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Macon Telegraph: Whale of a Find - Oaky Woods Backers Cite Fossil Discovery

This article originally appeared in Macon Telegraph, Sunday May 11, 2008

by Wayne Crenshaw

John Trussell has spent 31 years looking for a whale bone in the Oaky Woods wilderness in Houston County, but Amanda Rhonemus found one on her first visit.

Trussell didn't seem to mind, though, that Rhonemus made the discovery while Trussell was giving her Cub Scout Pack a tour of the wildlife management area on Wednesday.

"To find one on top of the ground in a whole piece is fairly rare," said Trussell, who is involved with a group trying to save Oaky Woods from development. "It's pretty exciting."

Rhonemus, an Webelos patrol leader, picked up the object thinking it might be an Indian artifact, possibly an ax head. When she showed it to Trussell, he immediately recognized it as the vertebra of a prehistoric whale.

To be sure, he consulted Thomas Thurman, a local amateur paleontologist, and Thurman agreed. They e-mailed photos to Dr. Jonathan Geisler, curator of paleontology at the Georgia Southern Museum and he confirmed it.

He said it appeared to be the vertebra of a basilosaurus whale, probably about 37 million years old. The whale averaged about 60 feet in length.

For Trussell, the find is ammunition for his case that Oaky Woods is a place worth saving. Currently leased to the state as a wildlife management area, the 20,000-acre woods south of Bonaire is privately owned and slated to become a housing development.

Trussell's group, Save Oaky Woods, is hoping for a deal similar to one announced in Paulding County last year in which a combination of local funds from a voter-approved bond, state money and private-foundation funds were used to preserve 6,865 acres.

Although budget cutting in the General Assembly this year chopped the $30 million requested for the conservation fund to $10 million, Trussell said that will not impact efforts to save Oaky Woods.

If a deal could be reached with the current owners, he said, there would still have to be a bond referendum and by the time all that concluded, it would be time for the next legislative session. By then, he hopes economic conditions might have improved enough to restore the conservation funding. Also, he noted, there are other avenues of state funding that could be used.

The bottom line, he said, is that efforts to save Oaky Woods are still going strong. The county has expressed openness to calling for a bond referendum, and Trussell said he believes the owners are willing to sell.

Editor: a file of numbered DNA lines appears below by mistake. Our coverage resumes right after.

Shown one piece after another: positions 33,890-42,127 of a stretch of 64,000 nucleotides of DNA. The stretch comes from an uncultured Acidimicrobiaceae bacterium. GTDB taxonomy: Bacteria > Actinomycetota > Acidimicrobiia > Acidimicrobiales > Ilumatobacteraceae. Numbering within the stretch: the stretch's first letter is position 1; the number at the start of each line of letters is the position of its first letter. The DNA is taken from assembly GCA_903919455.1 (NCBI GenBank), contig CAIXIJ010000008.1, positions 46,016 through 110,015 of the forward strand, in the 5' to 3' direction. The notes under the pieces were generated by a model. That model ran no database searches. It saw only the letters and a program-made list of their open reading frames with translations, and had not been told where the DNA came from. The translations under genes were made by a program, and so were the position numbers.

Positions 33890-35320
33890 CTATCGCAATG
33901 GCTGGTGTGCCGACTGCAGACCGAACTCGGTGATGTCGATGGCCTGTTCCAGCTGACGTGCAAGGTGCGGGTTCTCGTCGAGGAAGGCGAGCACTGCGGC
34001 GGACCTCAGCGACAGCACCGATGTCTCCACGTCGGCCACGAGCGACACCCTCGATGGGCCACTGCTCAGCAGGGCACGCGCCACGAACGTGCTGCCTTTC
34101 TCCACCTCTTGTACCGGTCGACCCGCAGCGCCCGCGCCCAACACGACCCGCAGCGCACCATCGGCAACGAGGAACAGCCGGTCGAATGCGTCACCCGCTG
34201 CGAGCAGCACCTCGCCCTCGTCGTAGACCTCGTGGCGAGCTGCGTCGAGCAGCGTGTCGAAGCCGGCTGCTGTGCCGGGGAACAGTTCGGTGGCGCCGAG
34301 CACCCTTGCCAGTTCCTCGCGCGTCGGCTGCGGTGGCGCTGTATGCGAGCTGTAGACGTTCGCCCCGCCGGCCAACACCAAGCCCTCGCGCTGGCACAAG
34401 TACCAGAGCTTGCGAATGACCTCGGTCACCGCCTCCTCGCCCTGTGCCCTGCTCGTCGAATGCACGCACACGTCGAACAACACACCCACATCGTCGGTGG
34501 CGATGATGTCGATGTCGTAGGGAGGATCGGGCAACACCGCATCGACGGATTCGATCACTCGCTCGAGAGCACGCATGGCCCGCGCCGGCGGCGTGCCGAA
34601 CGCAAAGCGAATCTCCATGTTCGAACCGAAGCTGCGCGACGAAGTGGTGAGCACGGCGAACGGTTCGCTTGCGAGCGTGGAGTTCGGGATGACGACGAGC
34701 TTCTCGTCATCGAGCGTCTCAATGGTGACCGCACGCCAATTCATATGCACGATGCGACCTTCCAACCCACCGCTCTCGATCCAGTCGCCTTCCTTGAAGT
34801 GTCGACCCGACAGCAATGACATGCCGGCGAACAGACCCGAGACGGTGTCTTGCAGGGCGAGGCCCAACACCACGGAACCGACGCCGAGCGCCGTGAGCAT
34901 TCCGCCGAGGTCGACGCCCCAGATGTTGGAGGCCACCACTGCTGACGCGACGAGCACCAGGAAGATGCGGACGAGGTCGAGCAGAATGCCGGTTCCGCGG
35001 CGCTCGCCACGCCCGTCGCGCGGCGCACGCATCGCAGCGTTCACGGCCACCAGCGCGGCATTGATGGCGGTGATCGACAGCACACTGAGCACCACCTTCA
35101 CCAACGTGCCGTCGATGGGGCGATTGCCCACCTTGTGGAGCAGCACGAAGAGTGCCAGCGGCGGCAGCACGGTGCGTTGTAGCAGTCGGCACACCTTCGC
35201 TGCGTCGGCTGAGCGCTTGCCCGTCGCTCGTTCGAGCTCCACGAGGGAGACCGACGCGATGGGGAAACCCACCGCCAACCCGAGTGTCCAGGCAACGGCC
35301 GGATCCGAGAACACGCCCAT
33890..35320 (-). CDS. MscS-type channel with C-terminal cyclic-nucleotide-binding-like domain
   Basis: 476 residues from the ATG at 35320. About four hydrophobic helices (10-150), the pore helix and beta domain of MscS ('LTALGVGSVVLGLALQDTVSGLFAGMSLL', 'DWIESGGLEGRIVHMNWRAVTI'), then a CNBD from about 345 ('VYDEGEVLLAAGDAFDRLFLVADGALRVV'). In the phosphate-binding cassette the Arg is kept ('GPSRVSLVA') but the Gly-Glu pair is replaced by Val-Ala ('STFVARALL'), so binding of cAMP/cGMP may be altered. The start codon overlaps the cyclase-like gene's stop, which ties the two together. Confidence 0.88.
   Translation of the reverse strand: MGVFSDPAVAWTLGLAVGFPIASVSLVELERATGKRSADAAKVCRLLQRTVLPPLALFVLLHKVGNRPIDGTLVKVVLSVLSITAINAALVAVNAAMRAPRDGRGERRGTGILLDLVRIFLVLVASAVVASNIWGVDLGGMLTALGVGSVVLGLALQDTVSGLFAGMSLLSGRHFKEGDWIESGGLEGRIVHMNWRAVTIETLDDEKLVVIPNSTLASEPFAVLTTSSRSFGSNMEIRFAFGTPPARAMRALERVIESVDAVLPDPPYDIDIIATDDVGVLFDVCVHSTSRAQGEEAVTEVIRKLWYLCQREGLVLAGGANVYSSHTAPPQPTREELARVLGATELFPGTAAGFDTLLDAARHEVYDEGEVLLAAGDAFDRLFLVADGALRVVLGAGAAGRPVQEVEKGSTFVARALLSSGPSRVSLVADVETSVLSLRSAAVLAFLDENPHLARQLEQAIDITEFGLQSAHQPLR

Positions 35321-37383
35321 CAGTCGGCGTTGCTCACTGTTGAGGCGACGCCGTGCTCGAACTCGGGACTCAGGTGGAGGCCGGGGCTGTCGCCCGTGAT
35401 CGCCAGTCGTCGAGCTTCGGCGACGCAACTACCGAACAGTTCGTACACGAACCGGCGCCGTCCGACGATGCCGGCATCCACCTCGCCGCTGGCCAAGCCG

"We've got some things going that are still positive for the purchase of Oaky Woods," Trussell said.

State Sen. Ross Tolleson, R-Perry, agreed with Trussell's assessment that the cutting of designated conservation funds is not a major setback. Tolleson, who chairs the Department of Natural Resources Committee, also said talks with the owners of Oaky Woods are continuing.

"Between now and the next session more funding will come into the conservation fund," the senator said. "I think funding can be brought together, if a package can be put together."

Oaky Woods makes up part of the habitat of population of about 300 black bears, a key part of the case Trussell has been making to save it. The whale fossil, he said, is evidence of the historical significance of the site, which was once covered by the Atlantic Ocean.

It's easy to find fossilized sand dollars and sea shells on the property, Trussell said, but he has been looking for a whale bone on the site since he was 15 and had no luck.

Members of the Save Oaky Woods group have been giving tours of the site to try to generate public interest in saving it. Trussell was giving a tour toWebelo Pack 566 of Warner Robins when Rhonemus found the whale bone.

After Trussell identified it, she offered to give it to him. But even though he had been looking for a whale bone for most of his life, he told her she should keep it.

Contacted by phone Friday, Rhonemus said she has loaned the fossil to her son's school, Shirley Hills Elementary, where it is currently on display in the library.

"I thought it would be a great teaching tool," she said. "The kids were excited about it."

She added she had never heard of Oaky Woods previously.

"I think it's kind of sad they are wanting to develop it because there are such neat things like that out there," she said.

Any group interested in touring the land may visit, but after next week the tours will shut down until the fall, Trussell said, due to the heat.

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